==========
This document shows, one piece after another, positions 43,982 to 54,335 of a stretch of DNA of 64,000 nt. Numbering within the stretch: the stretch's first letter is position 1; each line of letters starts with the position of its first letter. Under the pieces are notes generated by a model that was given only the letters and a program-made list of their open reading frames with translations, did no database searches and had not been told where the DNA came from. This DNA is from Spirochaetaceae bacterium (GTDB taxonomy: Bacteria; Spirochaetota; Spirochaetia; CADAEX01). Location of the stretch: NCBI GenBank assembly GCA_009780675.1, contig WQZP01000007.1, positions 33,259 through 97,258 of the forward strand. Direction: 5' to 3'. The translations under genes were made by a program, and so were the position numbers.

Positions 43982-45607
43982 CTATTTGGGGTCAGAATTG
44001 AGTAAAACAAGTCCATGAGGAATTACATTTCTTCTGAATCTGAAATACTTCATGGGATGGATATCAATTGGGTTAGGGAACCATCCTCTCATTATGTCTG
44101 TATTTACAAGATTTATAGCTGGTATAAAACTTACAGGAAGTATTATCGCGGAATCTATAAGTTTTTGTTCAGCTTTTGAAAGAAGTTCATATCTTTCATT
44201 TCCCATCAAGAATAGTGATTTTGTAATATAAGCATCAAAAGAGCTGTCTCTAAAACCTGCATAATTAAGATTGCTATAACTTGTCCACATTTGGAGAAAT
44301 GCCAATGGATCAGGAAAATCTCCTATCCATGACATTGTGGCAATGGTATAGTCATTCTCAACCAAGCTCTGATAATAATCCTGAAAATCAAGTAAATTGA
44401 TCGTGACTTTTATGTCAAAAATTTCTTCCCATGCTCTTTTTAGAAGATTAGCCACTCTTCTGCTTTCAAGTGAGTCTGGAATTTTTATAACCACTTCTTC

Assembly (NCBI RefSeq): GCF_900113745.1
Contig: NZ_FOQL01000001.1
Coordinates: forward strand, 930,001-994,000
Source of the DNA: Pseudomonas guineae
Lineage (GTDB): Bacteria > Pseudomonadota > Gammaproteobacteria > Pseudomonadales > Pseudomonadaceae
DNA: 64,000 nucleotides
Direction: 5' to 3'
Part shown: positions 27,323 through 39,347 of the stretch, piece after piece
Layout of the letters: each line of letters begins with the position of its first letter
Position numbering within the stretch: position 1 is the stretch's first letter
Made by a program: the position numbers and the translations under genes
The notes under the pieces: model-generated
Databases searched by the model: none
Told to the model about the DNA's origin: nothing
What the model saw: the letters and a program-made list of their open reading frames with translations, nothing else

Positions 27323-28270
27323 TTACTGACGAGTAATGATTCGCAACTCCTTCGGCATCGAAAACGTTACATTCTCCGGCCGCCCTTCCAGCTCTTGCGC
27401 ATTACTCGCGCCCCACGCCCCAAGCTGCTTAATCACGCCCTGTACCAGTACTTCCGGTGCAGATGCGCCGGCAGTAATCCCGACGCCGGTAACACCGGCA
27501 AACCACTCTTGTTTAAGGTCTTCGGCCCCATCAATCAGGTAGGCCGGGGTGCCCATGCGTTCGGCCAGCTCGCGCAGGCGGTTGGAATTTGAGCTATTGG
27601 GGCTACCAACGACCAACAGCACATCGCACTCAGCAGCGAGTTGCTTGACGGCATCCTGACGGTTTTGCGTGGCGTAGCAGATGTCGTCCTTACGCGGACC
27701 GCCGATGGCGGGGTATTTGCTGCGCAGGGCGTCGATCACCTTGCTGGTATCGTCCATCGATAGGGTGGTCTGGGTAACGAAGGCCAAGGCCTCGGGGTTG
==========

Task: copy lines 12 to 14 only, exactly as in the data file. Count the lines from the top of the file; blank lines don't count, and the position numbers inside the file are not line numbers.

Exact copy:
Source of the DNA: Pseudomonas guineae
Lineage (GTDB): Bacteria > Pseudomonadota > Gammaproteobacteria > Pseudomonadales > Pseudomonadaceae
DNA: 64,000 nucleotides